“If a former owner or occupier of Gazetted land who is not lawfully authorized to occupy, hold or use the laid does not cease to occupy, hold or use that land after the expiry of the appropriate period - - - he or she shall be guilty of an offence and liable to a fine not exceeding level seven or imprisonment for a period not exceeding two years or both such fine and such imprisonment.”


            Mr Tshuma for the Appellant strongly argued that the learned magistrate had erred in convicting the Appellant who was not an occupier in terms of the Act.  His argument was that an employee does not fall within the definition of an “occupier” as contemplated by the legislature in section 3(2) (a) and section 3(3) of the Gazetted land (Consequential) Provisions Act.  Further he contended that the state did not prove beyond reasonable doubt that the Appellant had the requisite mens rea to commit the offence charged.

Mr Makoni appearing for the State contended that the appeal has no merit as it had been accepted by the court a quo that the appellant has been in occupation of Lot 13A Eltham Park, Matopo after such land had been gazetted on the 7th of November 2003 and further, the appellant conceded that in 2010 he subsequently became aware that he was occupying gazetted land.

            It is my considered opinion that the Appellant is covered by the definition of “occupier” as envisaged by the Act.  When the land was gazetted, the former owner of the farm or a person or individual purporting to remain on the land as “caretaker” could not remain on the land legally, without an offer letter, a permit or land settlement lease issued in terms of the Act.  When the Appellant remained on the gazetted piece of land, with full knowledge that the land belonged to the State, he could only do so illegally, unless he had possession of either an offer letter or a permit or lease.  The intention and purport of section 16B (of the previous Constitution) is that land distribution can only take place when the Gazetted Land is vacated by the former owner, or his agents, employees or assigns.  The Appellant’s argument that he lacked the mens rea to commit an offence is simply untrue and untenable because he remained on the piece of land with full knowledge of the consequences.  In other words, and simply put, the prosecution of the Appellant would not have been necessary had he voluntarily vacated the gazetted piece of land.  The factual control and animus possidendi (intention to control the thing) as laid down by the authors Van Der Merve and de Waal, The Law of Things and Servitudes (page 49) is clearly satisfied by the facts of this matter.  See also Commercial Farmers Union and Others v Minister of Lands and Rural Resettlement and Others SC 31/10 at page 22 of the cyclostyled judgment where the Honourable CHIDYAUSIKU (CJ) states:-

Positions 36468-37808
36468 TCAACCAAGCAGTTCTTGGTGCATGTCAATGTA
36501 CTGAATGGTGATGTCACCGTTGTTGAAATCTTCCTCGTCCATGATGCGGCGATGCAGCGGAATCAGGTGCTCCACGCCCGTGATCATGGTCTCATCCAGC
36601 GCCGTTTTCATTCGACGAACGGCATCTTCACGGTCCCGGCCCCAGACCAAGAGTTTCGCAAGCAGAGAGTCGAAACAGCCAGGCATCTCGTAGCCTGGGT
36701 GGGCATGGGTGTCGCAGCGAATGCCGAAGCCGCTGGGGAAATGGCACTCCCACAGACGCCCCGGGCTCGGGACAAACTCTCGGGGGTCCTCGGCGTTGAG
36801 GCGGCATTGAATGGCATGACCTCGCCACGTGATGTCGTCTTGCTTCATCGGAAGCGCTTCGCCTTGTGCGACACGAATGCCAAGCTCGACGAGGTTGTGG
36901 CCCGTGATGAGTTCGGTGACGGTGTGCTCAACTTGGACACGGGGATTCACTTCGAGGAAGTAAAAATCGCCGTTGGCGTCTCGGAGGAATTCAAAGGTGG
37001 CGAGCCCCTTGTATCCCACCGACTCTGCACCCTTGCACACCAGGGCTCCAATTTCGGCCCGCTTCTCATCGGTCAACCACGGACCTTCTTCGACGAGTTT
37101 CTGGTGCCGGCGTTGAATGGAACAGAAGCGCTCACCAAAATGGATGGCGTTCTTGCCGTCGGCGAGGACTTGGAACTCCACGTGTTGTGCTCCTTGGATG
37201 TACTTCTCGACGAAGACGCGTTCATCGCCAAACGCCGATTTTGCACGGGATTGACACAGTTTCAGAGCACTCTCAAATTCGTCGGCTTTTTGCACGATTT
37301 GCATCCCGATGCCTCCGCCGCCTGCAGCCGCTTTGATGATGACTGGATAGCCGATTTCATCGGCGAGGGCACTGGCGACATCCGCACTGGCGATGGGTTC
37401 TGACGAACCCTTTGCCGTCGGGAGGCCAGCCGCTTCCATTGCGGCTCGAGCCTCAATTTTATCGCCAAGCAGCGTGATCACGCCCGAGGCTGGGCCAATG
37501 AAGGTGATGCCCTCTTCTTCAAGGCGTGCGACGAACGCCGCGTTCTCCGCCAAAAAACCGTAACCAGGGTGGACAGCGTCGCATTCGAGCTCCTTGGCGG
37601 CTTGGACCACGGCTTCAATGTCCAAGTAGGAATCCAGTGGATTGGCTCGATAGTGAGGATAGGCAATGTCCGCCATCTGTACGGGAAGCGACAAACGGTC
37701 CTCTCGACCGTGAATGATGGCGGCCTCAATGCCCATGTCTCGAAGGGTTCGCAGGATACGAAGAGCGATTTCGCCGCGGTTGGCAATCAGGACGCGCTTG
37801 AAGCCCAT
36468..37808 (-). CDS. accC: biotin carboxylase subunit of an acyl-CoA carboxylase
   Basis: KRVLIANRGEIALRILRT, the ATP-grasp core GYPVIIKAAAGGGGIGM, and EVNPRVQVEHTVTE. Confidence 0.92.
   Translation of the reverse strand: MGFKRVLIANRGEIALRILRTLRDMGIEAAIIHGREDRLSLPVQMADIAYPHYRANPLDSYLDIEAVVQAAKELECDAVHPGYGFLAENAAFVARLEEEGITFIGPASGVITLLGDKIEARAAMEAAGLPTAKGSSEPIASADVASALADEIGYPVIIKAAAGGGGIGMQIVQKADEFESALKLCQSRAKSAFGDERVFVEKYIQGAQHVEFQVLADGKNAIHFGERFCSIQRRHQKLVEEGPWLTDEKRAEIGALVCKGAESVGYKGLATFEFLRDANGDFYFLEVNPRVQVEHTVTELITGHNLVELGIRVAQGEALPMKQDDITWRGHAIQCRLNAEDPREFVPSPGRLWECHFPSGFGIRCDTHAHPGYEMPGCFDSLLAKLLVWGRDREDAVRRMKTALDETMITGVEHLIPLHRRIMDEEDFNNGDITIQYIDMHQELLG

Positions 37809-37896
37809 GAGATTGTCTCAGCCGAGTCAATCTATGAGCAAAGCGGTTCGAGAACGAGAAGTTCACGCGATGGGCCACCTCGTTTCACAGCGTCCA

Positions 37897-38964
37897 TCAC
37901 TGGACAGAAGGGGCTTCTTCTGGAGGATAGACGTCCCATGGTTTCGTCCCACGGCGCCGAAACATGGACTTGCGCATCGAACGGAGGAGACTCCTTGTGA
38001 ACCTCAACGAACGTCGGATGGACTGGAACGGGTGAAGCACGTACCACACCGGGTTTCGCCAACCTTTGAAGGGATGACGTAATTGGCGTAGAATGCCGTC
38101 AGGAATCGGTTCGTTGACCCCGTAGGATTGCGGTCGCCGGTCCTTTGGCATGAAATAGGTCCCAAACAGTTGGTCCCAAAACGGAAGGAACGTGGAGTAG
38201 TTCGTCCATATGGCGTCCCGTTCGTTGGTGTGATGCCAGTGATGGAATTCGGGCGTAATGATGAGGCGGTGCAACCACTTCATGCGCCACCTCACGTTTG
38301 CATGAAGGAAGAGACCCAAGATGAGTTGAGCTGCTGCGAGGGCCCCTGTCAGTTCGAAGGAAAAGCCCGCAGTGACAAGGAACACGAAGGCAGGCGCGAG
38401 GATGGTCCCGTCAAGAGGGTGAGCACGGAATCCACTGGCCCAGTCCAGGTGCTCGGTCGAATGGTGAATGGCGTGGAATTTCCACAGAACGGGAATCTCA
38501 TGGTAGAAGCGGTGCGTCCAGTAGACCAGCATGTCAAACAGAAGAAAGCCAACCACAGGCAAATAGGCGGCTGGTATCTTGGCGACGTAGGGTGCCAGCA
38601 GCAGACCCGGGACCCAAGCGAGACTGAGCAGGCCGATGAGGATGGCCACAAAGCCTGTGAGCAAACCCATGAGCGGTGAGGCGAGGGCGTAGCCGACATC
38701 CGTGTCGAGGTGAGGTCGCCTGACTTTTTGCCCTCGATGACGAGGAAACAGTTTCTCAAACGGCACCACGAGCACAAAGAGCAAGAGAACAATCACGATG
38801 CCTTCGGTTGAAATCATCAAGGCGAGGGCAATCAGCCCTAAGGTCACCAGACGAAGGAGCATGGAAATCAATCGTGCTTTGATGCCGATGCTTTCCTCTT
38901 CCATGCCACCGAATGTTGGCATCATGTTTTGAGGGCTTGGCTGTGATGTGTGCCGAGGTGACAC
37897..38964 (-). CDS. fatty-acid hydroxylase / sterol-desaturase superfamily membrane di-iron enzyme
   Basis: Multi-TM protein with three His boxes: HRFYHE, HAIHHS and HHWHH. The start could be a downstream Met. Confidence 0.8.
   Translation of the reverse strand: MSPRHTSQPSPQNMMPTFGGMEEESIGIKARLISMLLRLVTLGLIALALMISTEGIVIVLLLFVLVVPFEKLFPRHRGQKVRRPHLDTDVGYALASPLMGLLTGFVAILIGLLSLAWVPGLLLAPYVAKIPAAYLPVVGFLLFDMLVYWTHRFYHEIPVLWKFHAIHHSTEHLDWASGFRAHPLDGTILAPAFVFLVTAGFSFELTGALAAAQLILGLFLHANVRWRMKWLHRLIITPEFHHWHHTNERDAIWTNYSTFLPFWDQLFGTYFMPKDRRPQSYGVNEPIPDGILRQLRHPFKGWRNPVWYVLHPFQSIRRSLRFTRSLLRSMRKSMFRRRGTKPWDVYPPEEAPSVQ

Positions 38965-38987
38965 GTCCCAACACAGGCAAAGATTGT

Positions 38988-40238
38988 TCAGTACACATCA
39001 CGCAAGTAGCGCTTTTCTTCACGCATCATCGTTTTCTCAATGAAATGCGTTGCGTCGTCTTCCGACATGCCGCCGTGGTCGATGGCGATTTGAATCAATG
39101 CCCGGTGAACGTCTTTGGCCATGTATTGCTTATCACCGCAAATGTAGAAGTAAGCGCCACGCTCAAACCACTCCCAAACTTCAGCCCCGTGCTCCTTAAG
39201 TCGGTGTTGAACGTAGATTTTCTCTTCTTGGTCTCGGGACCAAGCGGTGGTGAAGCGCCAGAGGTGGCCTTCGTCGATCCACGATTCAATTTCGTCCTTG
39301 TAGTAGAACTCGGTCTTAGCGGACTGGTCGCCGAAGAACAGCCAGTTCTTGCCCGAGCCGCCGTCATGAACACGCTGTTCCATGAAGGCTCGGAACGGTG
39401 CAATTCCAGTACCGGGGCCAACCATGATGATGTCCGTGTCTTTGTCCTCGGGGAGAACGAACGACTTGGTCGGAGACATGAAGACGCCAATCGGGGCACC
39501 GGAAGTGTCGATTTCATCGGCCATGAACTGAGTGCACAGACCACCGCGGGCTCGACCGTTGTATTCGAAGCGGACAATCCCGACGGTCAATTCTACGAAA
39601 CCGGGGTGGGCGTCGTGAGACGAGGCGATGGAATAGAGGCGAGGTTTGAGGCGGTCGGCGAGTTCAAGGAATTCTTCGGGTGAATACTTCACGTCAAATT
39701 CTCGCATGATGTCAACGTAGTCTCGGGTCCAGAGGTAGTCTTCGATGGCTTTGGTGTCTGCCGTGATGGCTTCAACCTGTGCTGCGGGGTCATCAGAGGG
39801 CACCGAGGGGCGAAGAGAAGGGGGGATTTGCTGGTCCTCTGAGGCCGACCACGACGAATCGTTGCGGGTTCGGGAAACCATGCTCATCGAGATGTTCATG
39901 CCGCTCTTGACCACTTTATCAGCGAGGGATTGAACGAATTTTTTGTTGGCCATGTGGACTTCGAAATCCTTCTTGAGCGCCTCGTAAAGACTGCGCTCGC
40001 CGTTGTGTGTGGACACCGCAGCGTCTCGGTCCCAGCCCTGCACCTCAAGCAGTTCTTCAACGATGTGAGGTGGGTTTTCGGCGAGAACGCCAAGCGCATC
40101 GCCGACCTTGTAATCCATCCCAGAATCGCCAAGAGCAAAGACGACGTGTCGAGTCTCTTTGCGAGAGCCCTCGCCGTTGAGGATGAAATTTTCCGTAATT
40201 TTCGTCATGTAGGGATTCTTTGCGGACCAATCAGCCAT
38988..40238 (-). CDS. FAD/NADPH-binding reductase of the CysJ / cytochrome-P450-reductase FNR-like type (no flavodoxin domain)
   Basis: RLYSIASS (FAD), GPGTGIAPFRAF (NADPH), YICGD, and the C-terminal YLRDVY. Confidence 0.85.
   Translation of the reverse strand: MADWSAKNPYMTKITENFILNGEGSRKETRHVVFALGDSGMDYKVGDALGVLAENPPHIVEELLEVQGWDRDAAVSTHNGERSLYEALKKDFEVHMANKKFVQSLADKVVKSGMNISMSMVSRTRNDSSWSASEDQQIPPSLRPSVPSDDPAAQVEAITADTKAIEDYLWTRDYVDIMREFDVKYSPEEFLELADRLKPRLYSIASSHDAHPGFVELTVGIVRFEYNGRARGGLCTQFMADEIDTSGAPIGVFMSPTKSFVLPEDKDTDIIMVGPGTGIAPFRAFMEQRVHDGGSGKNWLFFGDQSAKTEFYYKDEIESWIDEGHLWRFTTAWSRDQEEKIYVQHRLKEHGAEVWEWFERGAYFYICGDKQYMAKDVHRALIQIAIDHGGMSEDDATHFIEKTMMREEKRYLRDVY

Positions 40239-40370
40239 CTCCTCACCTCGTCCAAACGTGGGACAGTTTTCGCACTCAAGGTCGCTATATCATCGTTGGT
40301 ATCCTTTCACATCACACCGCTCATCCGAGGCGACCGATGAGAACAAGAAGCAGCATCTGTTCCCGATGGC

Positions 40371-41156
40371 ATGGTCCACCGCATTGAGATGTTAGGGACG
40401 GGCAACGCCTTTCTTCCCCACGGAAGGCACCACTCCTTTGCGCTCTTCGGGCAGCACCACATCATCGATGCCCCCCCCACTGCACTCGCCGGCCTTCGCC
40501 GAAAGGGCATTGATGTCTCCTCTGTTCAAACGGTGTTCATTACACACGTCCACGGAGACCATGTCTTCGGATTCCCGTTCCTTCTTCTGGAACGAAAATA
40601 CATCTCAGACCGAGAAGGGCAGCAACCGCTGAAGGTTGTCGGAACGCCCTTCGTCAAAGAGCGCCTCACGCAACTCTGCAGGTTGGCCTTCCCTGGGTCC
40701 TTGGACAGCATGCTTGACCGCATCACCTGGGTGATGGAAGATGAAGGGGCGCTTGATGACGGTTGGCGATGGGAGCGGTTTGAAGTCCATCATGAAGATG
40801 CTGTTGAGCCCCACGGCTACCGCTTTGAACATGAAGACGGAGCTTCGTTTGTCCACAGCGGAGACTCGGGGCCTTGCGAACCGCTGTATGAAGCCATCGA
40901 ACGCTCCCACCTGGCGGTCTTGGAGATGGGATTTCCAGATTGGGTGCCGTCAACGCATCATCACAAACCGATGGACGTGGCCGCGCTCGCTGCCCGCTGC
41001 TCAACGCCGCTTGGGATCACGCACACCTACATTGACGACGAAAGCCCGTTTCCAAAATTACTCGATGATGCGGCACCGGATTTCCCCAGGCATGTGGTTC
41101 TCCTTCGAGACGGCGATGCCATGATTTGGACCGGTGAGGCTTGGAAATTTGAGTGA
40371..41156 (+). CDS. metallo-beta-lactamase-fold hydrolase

“It therefore follows that the conflict between the individual applicants and former owners or occupiers of land on the one and the holders of offer letters on the other hand is a conflict between legally entitled occupants, that is , the holders of offer letters, and the illegal occupants, the former owners and occupiers.”


            In, the event, the appellant has failed to show that the trial magistrate erred in his application of the law to the facts.  The Appellant was properly convicted and this appeal is devoid of any merit.

            I, would, accordingly dismiss the appeal.



Kamocha J.............................................................agrees


Webb, Low & Barry, appellant’s legal practitioners

Criminal Division, Attorney General’s Office, state’s legal practitioners